When the Cup circus last visited the track in mid-July, it was Hamlin who took the checkered flag for his first win of the season with eight of his fellow playoff drivers finishing inside the top 10. And it will be to no one’s great surprise that Truex led the most laps on the day (137) with Kyle Busch close behind (95).
Expect more of the same Sunday afternoon.
FIVE: A New Crew Chief For Kasey Kahne
Finally this week, Kasey Kahne has a new crew chief — Darian Grubb — for the final nine races of his Hendrick Motorsports career. Grubb is a familiar face in the Cup garage, having crew chiefed Stewart to his third championship in 2011 and also spending four seasons with Hamlin at Joe Gibbs Racing before returning to the organization at which he started his career.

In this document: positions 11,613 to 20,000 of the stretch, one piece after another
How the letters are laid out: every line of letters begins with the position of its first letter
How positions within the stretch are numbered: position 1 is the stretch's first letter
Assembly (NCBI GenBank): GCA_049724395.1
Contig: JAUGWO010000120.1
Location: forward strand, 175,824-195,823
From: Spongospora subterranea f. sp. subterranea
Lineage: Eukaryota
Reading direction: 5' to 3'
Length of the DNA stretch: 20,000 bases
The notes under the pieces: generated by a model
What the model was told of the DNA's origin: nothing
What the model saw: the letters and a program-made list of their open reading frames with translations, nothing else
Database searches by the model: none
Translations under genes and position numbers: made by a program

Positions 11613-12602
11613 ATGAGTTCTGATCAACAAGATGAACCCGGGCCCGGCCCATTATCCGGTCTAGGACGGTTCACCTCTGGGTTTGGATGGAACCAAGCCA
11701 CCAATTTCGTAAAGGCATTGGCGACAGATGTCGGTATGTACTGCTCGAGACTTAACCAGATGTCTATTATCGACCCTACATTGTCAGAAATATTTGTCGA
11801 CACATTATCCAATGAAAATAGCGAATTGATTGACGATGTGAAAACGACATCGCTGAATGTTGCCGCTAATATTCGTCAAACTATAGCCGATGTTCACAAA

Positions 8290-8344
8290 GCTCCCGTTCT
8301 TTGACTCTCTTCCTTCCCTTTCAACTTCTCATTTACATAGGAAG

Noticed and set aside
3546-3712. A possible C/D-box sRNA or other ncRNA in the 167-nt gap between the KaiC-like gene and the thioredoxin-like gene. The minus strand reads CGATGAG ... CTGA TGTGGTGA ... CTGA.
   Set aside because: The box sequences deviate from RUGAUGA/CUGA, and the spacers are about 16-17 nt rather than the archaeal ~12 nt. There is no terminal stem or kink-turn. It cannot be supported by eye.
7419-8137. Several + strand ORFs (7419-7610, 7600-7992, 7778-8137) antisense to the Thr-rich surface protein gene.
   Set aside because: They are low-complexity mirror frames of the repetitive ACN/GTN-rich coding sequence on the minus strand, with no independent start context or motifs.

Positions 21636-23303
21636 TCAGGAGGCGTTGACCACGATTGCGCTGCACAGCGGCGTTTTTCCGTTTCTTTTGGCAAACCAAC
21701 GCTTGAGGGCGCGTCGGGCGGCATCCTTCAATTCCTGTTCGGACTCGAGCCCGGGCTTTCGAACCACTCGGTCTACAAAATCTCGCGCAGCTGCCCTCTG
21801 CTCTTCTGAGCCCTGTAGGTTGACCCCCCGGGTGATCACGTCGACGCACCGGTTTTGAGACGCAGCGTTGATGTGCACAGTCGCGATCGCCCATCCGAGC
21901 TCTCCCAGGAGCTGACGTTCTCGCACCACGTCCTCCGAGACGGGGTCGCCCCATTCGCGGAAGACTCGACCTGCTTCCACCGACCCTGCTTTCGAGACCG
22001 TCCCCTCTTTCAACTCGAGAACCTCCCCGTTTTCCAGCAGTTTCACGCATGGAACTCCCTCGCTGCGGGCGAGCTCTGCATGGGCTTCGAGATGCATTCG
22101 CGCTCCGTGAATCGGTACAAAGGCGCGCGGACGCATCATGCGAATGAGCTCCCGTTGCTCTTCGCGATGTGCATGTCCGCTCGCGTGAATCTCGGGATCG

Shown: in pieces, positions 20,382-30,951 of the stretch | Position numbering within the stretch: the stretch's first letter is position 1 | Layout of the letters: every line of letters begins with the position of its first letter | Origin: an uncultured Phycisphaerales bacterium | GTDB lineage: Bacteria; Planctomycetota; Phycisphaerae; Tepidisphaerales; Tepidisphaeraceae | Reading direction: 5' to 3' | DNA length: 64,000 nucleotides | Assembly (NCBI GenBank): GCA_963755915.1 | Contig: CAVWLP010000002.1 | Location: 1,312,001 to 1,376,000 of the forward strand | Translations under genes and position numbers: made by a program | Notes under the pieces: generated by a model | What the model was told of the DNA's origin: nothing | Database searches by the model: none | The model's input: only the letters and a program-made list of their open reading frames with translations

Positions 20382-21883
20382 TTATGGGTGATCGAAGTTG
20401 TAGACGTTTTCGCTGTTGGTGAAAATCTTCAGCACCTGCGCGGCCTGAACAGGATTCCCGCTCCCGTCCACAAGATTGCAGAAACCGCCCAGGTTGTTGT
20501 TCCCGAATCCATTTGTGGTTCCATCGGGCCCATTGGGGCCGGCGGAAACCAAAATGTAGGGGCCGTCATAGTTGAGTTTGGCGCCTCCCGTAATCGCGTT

“I’m looking forward to working with the team for the rest of the season,” said Grubb. “I enjoy competing in a playoffs environment, and we have tremendous resources at Hendrick Motorsports to pull from. I’m ready to get started this weekend.”
Whether or not he can help Kahne make some noise in this year’s playoffs remain to be seen. Realistically, that isn’t likely at this point considering the driver’s “lame duck” status. But neither party has anything to lose, always a dangerous combination in racing.
Kahne might just be one to watch over the next few weeks.
About the author
Danny starts his 12th year with Frontstretch in 2018, writing the Tuesday signature column 5 Points To Ponder. An English transplant living in San Francisco, by way of New York City, he’s had an award-winning marketing career with some of the biggest companies sponsoring sports. Working with racers all over the country, his freelance writing has even reached outside the world of racing to include movie screenplays.